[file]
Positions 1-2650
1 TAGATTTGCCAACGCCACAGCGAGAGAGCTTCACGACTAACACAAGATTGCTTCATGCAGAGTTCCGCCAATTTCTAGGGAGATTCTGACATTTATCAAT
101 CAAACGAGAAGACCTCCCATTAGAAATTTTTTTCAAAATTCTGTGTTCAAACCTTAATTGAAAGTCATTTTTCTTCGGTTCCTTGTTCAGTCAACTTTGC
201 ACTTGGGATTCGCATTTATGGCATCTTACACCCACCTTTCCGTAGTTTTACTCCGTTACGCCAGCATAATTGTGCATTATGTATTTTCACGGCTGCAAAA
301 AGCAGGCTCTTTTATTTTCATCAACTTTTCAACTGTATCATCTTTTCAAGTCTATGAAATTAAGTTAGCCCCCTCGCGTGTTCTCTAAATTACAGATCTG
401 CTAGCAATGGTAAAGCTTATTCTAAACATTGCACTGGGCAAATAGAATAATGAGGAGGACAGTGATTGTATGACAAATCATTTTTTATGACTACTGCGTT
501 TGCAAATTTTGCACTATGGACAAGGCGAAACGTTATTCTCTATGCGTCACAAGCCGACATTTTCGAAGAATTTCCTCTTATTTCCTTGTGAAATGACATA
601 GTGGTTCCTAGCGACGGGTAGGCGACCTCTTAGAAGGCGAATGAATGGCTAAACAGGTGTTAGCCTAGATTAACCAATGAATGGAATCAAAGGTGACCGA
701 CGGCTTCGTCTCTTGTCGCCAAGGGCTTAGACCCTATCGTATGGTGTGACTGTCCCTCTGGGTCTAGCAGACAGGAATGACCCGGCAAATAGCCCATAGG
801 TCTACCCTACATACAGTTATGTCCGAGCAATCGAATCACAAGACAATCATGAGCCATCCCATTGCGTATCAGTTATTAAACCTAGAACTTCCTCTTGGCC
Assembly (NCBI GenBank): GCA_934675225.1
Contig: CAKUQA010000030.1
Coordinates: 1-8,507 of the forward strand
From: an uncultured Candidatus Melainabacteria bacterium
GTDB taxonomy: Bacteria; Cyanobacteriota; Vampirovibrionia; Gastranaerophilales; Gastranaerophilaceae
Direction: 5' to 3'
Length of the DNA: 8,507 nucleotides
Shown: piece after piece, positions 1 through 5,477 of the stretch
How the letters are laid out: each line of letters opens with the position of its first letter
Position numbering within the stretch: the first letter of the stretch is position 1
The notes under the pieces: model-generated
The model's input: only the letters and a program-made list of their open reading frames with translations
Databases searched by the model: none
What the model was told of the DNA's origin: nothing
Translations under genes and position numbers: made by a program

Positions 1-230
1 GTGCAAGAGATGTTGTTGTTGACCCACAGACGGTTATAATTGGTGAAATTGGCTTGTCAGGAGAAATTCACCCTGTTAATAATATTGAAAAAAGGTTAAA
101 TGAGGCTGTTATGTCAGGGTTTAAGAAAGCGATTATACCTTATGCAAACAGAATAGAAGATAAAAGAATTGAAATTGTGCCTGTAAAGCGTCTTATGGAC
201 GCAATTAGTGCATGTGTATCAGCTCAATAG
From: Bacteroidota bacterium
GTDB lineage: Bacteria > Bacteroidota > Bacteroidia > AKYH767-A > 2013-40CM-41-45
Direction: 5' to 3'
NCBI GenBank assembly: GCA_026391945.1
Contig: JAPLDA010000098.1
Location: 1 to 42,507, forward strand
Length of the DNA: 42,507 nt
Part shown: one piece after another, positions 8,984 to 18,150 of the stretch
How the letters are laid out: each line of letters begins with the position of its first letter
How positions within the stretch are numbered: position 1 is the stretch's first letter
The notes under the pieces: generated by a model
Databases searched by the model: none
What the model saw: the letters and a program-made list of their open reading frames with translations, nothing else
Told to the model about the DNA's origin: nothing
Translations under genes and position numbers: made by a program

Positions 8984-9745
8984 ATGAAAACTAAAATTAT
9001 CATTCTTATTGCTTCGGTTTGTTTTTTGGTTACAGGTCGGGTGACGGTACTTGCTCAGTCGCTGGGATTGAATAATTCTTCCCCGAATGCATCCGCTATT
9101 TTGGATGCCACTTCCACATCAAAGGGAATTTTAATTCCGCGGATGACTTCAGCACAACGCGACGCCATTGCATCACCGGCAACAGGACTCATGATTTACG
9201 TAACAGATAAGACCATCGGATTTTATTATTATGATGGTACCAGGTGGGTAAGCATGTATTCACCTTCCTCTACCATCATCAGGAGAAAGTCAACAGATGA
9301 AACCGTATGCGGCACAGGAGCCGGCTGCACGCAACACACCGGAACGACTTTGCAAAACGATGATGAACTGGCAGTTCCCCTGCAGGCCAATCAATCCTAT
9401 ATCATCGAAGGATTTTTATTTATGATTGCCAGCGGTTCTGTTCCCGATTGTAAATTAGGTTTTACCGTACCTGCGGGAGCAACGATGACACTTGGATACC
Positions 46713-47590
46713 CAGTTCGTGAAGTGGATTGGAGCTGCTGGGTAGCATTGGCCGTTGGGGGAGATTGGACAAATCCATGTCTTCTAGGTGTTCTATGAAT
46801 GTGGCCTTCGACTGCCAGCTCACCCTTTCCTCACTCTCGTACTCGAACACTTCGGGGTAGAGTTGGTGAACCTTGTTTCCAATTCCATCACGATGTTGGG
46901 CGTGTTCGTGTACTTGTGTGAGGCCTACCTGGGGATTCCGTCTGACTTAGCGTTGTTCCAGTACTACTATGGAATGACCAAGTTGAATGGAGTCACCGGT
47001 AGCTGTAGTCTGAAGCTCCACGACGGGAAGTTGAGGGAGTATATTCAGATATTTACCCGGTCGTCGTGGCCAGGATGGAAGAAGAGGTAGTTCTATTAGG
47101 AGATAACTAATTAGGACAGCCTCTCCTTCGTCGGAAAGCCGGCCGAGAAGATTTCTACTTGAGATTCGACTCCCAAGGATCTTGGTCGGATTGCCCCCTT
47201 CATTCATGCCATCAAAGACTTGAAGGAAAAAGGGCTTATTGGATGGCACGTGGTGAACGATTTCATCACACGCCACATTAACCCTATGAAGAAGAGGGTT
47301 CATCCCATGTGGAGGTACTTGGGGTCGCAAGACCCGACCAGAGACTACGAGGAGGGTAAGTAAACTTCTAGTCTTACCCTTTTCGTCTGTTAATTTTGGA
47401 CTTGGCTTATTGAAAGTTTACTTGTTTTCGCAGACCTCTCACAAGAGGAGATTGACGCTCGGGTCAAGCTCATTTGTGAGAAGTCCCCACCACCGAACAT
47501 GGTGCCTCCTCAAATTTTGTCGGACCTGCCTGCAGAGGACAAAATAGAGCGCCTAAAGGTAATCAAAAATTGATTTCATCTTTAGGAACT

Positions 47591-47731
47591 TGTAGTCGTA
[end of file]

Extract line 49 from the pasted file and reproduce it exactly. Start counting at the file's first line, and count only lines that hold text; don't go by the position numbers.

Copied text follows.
9201 TAACAGATAAGACCATCGGATTTTATTATTATGATGGTACCAGGTGGGTAAGCATGTATTCACCTTCCTCTACCATCATCAGGAGAAAGTCAACAGATGA